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Corn Spills the Beans

By Ben Hardin
April 15, 1999

“Interrogate” corn kernels under strobe lights and they may admit aloud that they’re harboring a toxin-producing fungus. Nowadays, Agricultural Research Service scientists with specially programmed computers find such confessions ring true with 96 percent accuracy.

At grain elevators, inspectors routinely check corn for the fungus Aspergillusflavus. It produces aflatoxin, a hazardous substance that poses health risks if it gets into food or livestock feed.

To check for the fungus, inspectors use a bright greenish yellow fluorescence (BGYF) test. Samples that glow under ultraviolet light are suspect and must undergo lab analysis. As another check, the latest cross-examination idea may fit into a system that would monitor corn on a conveyor belt and divert infected grain.

At the National Center for Agricultural Utilization Research, Peoria, Ill., the ARS scientists “interrogated” corn by using Fourier transform infrared photoacoustic spectroscopy (FTIR-PAS). In this process, pulses of infrared light bombard kernels inside a chamber. The resulting heat waves radiate from the corn, sending sound waves to a microphone. Sound, representing different infrared wavelengths, is recorded in a computer database. Infected corn sends out different levels of sound than non-infected corn.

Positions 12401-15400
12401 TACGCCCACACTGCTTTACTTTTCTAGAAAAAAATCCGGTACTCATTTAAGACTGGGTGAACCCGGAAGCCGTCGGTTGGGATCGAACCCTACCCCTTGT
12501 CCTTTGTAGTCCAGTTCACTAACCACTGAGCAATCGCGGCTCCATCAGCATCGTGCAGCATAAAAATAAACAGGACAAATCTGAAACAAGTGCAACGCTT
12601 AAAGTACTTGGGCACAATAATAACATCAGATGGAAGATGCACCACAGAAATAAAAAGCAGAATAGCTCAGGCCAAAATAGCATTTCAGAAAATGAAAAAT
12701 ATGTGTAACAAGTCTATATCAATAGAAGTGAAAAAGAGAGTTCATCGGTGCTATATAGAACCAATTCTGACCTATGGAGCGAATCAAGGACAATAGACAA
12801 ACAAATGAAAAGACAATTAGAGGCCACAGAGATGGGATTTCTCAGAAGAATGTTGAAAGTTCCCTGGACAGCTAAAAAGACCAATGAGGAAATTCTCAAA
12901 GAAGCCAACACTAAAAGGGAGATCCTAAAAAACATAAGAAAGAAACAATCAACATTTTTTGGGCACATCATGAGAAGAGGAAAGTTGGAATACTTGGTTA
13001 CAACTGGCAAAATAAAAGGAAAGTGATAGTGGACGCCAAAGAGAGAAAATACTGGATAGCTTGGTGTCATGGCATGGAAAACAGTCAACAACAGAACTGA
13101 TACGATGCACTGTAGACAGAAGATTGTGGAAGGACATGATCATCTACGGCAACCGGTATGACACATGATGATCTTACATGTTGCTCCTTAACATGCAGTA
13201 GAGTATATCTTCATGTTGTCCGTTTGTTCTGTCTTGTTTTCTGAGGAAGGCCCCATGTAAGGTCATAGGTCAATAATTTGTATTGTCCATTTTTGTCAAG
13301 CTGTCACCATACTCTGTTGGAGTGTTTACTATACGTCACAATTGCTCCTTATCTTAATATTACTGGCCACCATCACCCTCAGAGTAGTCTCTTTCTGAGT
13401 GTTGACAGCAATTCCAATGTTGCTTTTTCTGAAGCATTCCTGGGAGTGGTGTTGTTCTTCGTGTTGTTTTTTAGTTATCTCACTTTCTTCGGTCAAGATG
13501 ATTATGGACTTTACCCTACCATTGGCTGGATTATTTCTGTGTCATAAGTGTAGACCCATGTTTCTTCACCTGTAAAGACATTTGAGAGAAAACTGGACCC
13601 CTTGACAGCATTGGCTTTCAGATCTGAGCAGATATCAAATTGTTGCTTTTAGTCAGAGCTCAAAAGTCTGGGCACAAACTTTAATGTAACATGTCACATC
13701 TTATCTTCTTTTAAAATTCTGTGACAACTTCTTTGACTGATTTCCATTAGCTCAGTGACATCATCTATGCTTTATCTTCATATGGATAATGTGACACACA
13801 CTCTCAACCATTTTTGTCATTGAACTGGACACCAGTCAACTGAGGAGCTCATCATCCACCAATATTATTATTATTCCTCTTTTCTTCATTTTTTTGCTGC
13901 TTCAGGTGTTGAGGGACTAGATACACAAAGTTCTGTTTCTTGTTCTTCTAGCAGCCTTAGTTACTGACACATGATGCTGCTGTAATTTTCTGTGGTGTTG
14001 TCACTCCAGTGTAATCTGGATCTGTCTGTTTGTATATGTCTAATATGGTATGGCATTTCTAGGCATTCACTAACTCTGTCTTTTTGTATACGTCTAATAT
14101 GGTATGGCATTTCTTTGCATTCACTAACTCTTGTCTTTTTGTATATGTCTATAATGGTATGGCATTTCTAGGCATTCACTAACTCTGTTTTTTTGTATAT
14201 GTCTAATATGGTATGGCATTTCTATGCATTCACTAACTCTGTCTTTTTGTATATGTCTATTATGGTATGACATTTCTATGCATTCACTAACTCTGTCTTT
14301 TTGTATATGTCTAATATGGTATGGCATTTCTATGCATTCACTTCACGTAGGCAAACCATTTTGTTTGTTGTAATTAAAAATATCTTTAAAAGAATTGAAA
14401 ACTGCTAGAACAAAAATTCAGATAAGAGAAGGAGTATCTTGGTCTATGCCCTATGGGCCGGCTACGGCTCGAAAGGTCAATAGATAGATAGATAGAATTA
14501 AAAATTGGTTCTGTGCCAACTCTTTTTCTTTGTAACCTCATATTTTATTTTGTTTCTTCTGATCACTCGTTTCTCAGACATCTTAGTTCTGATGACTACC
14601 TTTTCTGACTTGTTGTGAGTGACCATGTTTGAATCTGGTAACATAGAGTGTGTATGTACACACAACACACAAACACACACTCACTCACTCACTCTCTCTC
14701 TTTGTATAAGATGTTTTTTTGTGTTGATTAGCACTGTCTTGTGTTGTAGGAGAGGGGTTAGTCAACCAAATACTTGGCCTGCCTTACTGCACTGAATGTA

To enable computers to recognize differences in infrared patterns, the researchers chose software written by University of Illinois computer scientists. Called an artificial neural network, the software distinguishes infected from uninfected corn, using conditioned reflexes--somewhat like those in a nervous system.

To apply the same principles to moving corn, the ARS scientists are collaborating with colleagues at Iowa State University, Ames, who research a related technology, Transient Infrared Emission Spectroscopy.

ARS, the chief research agency of the U.S. Department of Agriculture, is currently seeking an industrial partner to help develop portable infrared sensors. The sensors, along with a knowledge-based computer program or expert system, would enhance reliability of neural networks at elevators and corn processing plants.

An article about the research appears in the April issue of Agricultural Research magazine and online at:


Scientific contact: Richard V. Greene and Sherald H. Gordon, ARS, National Center for Agricultural Utilization Research, Peoria, Ill., 61604; phone (309) 681-6591, fax (309) 681-6689, (Greene) and (Gordon).